This year’s Cannes festival and market serves as a vivid illustration of the widening gap between major and minor film business players from the United States.
Simply put, while the smaller companies are being forced to minimize their presence at Cannes this year (see accompanying story), the bigger companies will be as aggressive as ever.
These major independents – with some new hopefuls among them – will be out in force to pre-sell new product, look for buyers, follow up on sales started at the AFM, kick off international marketing campaigns and powwow with old customers.
“Cannes is still the quintessential major meeting and gathering place for industry executives. It favors the stronger companies and stronger pictures,” says Ian Jessel, president of Spelling Films International, which is making its debut at Cannes by launching pre-sales on two thrillers – Mark Frost’s “Storyville” and Robert Altman’s “The Player.”
Judging from the product lists issued prior to Cannes, the well-heeled indies do not appear to be armed with a substantial number of new projects, although some withheld titles at the American Film Market for introduction at Cannes. Others are expected to announce new pre-sale wares in France.
Carolco, the major indie supplier of potential blockbusters, will introduce a new package of films at Cannes, according to international sales v.p. Chris Bialek.
At presstime, he was unsure how many pictures would be available, but noted that Carolco will continue its policy of seeking commitments for the whole bundle from territorial distributors. Columbia Tri-Star’s international division has a deal to pick up a number of territories. Bialek says it involves different agreements on each package of films.
Debut for PentaAmerica
Making its first splash in Cannes under a new banner, PentaAmerica Pictures, the Hollywood production outpost of Silvio Berlusconi Communications and the Cecchi Gori Group, will offer distribs the first three films from the joint production venture, a lineup that includes such star names as Jack Nicholson, Kathleen Turner, Ellen Barkin, and Tom Selleck.
“We talked about them at the American Film Market, but we’ll start selling at Cannes,” says Milton Goldstein, who is working as a foreign sales consultant with PentaAmerica prexy Gianni Nunnari. The three films – “Man Trouble,” “House of Cards,” and “Folks” – will have begun principal photography by the time Cannes rolls around, adds Goldstein.
Morgan Creek International topper Gary Barber says the company will unveil two new titles, “White Sands” and “Trial by Jury,” but stresses that the main function of the Cannes exposure is for the marketing of “Robin Hood: Prince of Thieves.”
“We have a distribution network,” he says, “and we do our selling on a year-round basis.” Barber regards Cannes as just another stop in the overall selling process.
Largo, The Summit Group and The Mount Film Group will be mainly following up on titles previously introduced. Largo and Mount, the latter making its Cannes debut under international sales chief Josh Kramer, will also be on the alert for co-production possibilities.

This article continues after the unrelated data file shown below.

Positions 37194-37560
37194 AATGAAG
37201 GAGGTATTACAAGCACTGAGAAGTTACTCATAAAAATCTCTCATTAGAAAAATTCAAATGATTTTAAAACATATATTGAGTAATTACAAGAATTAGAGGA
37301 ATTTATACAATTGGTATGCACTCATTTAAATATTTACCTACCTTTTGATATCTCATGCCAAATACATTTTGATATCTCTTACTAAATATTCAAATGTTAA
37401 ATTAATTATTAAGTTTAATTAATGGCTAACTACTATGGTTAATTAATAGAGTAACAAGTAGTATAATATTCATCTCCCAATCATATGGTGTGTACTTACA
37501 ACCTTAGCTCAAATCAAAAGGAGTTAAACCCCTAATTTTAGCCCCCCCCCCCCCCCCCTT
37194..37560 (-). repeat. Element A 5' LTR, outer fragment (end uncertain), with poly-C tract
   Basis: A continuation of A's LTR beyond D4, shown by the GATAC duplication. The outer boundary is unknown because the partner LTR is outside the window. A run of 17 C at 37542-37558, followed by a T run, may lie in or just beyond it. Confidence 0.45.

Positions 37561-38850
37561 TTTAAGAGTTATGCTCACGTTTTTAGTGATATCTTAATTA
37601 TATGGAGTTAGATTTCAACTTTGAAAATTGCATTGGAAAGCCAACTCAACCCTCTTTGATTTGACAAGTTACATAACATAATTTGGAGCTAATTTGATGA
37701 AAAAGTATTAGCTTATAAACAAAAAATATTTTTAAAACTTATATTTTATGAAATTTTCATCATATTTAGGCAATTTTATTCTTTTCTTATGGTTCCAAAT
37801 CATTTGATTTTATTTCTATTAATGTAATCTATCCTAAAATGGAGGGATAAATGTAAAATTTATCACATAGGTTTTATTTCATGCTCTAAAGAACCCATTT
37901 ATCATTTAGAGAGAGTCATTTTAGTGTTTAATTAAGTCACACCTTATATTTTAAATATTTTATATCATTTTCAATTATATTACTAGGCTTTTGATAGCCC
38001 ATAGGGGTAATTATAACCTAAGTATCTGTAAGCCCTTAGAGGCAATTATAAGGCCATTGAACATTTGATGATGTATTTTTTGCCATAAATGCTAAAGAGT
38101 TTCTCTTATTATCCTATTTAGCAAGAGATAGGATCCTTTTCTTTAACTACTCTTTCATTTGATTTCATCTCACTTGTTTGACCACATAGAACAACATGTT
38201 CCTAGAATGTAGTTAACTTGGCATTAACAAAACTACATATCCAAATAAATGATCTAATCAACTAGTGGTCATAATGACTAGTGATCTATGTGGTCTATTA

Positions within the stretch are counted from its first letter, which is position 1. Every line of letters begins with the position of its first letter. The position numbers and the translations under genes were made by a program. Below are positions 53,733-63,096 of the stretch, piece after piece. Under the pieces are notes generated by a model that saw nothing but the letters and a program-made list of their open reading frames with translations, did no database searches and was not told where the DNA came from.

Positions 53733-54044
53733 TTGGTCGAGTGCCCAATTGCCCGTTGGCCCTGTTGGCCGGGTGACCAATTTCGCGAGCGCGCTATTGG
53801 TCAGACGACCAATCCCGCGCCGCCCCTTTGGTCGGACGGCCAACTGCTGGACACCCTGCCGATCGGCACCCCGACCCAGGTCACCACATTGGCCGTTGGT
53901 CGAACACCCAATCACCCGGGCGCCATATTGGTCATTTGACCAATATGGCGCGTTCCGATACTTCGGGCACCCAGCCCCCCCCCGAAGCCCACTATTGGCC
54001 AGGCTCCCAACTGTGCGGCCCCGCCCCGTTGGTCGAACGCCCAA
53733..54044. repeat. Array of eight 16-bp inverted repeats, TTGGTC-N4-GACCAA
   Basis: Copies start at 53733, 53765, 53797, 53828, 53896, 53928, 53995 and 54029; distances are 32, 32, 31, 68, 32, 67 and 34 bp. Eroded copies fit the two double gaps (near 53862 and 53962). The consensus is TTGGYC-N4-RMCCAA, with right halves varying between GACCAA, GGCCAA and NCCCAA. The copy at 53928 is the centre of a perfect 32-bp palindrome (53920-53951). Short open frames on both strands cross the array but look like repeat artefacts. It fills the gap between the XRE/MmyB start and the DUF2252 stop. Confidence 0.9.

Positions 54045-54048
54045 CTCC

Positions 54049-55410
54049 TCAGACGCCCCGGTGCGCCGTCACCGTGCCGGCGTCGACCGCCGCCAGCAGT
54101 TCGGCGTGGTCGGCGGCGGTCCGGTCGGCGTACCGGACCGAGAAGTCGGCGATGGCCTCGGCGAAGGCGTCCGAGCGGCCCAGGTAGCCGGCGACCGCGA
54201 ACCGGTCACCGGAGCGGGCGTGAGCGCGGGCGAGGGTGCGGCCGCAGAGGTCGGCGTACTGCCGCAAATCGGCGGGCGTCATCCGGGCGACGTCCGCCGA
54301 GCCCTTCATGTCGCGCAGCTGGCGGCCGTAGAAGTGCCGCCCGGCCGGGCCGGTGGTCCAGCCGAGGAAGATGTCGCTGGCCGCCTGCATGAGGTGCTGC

“We’re there as a new company and we’ll look around to see what kind of relationships we can make,” says Kramer. Largo’s Jean-Louis Rubin says he plans to conclude deals on “Back in the USSR” (formerly “Icons”) that were started at the American Film Market.
“Markets aren’t necessary for the kind of pictures we do,” says Cinergi topper Andy Vajna, launching his own production program with the Sean Connery starrer, “The Stand: The Last Days of Eden” after severing his ties with Carolco which he founded with Mario Kassar. “They’re more for meeting and talking plans. Any place that a group of industry people gathers is important for major pictures.”
Vajna, like many of the big sellers, feels he doesn’t need markets to make placements for his type of films. He favors the yearround one-on-one sales technique with distribs with whom relationships have been developed. Vajna is part of The Summit Group, the joint venture foreign sales company he co-owns with Bernd Eichinger (Constatin Films) and Arnon Milchan (Regency International).
Dino De Laurentiis Communications and Vision International are utilizing Cannes as a launching pad for completed pictures in addition to other sales tasks. “Cannes is the best place to kick off a picture’s international marketing campaign,” says Vision’s Mark Damon, who has his sights set on John Berry’s “Captive In The Land,” a U.S.-Soviet coproduction selected for the Cannes fest’s Un Certain Regarde section, and “Shadow Of The Wolf,” a $22 million French-Canadian co-production.
With France, Italy, and Germany scheduled for a May 15 opening of “In Bed With Madonna, ” the music docu produced by the star (titled “Truth Or Dare” for U.S. release Miramax), DDLC will unleash a massive. promotional barrage aimed at getting the attention of the more than 2,500 members of the international press that descends on Cannes annually. Madonna will be there in person for the hoopla.